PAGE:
Well, some experts are saying that its a chicken and egg story getting repeated. Well, MSMEs are in need of funds, financial support, on the other hand, economic revival is not possible without the growth of MSMEs. With such an outlook, banks must remain open and supportive towards MSMEs the way top-level policymakers visualise them to act. But, on the contrary, the possibilities of new Non-Performing Loans (NPLs) can never be ignored. After all Banks are dealing in the public’s money. With a proactive approach towards MSMEs, the threat of NPAs is also accelerating substantially, driven by the retail and Micro, Small and Medium Enterprises (MSME) segments, this is quoted by Moody’s Investors Service.
Moody’s said Indian economy will contract sharply in the fiscal year ending March 2021 (fiscal 2020) before returning to growth, though modestly, in fiscal 2021.
”A sharp contraction in the Indian economy in the fiscal year ending March 2021 (fiscal 2021), before returning to modest growth in fiscal 2022. Even before the coronavirus outbreak, the economy had already been growing at its slowest pace in six years,” it said.
”Moody’s expects retail and MSMEs will lead a rise in nonperforming loans (NPLs), delaying the ongoing clean-up of legacy corporate NPLs,” it added.
It also said that Public sector banks (PSBs) will need external capital of up to Rs 2.1 lakh crore over the next two years and the most likely source to plug this shortfall will be government support.
According to Moody’s, the sharp slowdown in India’s economic growth, exacerbated by the coronavirus outbreak, will hurt public sector banks’ (PSBs) asset quality and drive up credit costs.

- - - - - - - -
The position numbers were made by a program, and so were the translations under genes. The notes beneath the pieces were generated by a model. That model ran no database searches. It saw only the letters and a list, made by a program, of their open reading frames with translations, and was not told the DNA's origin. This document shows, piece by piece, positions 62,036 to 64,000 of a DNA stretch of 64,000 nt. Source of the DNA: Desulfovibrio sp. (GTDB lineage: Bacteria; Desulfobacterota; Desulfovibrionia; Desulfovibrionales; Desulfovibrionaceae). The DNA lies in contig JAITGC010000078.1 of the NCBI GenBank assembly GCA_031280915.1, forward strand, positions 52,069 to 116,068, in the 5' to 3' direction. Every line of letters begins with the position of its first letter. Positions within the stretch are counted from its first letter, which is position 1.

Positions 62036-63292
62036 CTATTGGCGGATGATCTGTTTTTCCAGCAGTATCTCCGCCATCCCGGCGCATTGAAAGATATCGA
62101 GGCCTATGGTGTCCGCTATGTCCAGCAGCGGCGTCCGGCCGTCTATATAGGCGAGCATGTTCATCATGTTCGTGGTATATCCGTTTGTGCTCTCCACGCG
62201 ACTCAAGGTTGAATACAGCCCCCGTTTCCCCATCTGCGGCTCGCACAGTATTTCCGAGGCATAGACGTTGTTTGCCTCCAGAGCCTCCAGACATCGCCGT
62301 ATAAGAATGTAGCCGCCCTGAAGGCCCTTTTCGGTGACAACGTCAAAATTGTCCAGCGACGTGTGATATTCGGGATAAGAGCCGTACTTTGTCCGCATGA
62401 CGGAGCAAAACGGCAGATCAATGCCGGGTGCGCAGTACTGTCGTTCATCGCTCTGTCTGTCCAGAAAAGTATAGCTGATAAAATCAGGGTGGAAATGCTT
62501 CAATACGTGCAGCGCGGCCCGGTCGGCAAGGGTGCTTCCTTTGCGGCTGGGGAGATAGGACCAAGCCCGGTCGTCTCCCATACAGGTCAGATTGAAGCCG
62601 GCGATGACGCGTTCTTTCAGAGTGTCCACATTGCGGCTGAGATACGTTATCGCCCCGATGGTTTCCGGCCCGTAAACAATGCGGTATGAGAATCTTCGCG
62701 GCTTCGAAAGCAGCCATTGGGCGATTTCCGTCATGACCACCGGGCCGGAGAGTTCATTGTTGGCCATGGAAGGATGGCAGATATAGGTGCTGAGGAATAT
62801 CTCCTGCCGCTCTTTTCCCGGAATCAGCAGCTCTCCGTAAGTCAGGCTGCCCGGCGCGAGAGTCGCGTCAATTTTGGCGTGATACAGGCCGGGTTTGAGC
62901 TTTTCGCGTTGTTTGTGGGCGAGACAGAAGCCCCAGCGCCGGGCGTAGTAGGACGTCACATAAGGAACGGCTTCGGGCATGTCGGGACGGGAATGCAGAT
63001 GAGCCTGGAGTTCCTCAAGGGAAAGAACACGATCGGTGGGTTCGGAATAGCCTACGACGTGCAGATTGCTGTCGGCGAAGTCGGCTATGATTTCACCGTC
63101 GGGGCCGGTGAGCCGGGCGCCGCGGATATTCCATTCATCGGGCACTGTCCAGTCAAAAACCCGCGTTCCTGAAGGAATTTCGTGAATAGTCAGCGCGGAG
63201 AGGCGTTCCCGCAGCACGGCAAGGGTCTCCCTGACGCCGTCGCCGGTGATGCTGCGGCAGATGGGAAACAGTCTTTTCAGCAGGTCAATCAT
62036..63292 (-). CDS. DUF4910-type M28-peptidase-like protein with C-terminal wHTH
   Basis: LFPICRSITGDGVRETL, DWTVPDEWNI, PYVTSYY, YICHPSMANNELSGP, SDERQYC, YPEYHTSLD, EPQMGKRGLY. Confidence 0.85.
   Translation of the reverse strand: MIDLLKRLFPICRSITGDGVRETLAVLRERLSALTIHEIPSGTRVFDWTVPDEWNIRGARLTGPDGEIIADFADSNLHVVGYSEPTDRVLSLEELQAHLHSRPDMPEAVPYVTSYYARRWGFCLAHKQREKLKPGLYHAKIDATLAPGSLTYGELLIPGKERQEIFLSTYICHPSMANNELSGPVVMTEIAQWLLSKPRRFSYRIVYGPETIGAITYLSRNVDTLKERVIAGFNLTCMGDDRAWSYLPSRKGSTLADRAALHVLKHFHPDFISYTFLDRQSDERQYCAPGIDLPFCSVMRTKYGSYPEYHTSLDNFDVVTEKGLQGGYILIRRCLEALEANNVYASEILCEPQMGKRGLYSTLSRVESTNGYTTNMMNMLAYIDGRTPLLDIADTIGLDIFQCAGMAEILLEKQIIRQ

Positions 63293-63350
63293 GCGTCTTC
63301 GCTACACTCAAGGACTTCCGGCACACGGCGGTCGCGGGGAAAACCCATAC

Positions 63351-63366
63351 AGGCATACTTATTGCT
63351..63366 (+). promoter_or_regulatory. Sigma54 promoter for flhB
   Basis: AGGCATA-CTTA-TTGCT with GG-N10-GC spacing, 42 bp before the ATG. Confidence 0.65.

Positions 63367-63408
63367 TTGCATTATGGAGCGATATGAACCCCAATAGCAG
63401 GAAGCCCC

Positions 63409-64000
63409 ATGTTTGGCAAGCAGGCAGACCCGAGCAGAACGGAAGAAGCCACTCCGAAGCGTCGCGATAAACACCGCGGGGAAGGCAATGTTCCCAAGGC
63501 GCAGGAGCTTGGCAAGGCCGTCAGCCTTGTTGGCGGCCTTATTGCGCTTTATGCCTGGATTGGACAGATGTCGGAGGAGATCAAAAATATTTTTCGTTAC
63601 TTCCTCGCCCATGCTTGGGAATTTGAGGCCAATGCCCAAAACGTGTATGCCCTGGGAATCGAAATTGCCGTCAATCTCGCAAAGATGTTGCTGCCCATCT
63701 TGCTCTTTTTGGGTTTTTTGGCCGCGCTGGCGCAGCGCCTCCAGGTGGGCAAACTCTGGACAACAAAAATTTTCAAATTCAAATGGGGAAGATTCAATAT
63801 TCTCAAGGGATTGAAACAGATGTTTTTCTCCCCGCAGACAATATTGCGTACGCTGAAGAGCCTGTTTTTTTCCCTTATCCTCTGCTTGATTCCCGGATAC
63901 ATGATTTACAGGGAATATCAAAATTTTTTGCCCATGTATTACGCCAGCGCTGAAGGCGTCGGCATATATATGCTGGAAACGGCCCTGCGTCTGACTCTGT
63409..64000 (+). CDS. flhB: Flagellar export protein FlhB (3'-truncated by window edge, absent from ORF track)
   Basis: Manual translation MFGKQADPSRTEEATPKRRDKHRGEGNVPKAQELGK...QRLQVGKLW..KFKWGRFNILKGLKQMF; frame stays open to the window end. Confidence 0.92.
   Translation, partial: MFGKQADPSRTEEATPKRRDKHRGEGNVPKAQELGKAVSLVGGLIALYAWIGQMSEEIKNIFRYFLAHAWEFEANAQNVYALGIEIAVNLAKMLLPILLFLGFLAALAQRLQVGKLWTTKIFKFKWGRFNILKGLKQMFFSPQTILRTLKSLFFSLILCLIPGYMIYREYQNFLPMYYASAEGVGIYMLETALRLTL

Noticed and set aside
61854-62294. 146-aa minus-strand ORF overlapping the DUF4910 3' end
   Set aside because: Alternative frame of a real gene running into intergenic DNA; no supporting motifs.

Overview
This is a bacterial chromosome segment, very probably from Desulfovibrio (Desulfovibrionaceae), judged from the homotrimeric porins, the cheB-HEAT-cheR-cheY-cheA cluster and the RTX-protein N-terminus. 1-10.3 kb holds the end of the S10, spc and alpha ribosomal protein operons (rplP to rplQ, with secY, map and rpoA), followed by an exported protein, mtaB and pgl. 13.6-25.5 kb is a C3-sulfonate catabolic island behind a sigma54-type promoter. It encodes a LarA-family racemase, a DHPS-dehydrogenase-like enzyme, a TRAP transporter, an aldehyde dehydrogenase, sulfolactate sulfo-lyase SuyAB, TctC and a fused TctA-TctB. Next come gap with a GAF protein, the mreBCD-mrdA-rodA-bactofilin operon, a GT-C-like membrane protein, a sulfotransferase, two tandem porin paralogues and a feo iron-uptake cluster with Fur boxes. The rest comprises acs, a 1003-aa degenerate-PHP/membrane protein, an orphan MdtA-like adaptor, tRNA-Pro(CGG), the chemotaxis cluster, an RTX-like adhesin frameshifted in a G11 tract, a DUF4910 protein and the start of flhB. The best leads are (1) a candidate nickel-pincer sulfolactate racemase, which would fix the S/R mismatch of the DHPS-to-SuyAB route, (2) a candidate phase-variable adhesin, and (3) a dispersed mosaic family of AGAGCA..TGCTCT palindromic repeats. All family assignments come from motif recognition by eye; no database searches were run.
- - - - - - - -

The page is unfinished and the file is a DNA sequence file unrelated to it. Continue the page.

“We expect to see PSBs’ already weak capital buffers to be depleted, with INR1.9 trillion-INR2.1 trillion ($25 billion-$28 billion) in external capital needed over the next two years to restore loss-absorbing buffers,” says Alka Anbarasu, a Moody’s Vice President and Senior Credit Officer.
“PSBs dominate India’s banking system, meaning any failure could jeopardize financial stability,” adds Anbarasu. “As such, we expect government support will remain forthcoming.”
It said banks will face large capital shortfalls again as credit costs rise. Of the total capital requirement amount, PSBs will need about Rs 1 trillion to build loan-loss provisions to about 70 per cent of NPLs, which will leave them with enough capacity to grow loans 8-10 per cent annually, faster than the 4 per cent in fiscal 2020.
Moody’s said to maintain financial stability, the government will continue to provide capital support for PSBs.
Uncertainty surrounding India’s economic recovery and the ongoing clean-up of balance sheets are making it difficult for banks to raise equity capital from markets, leaving the government as the obvious source.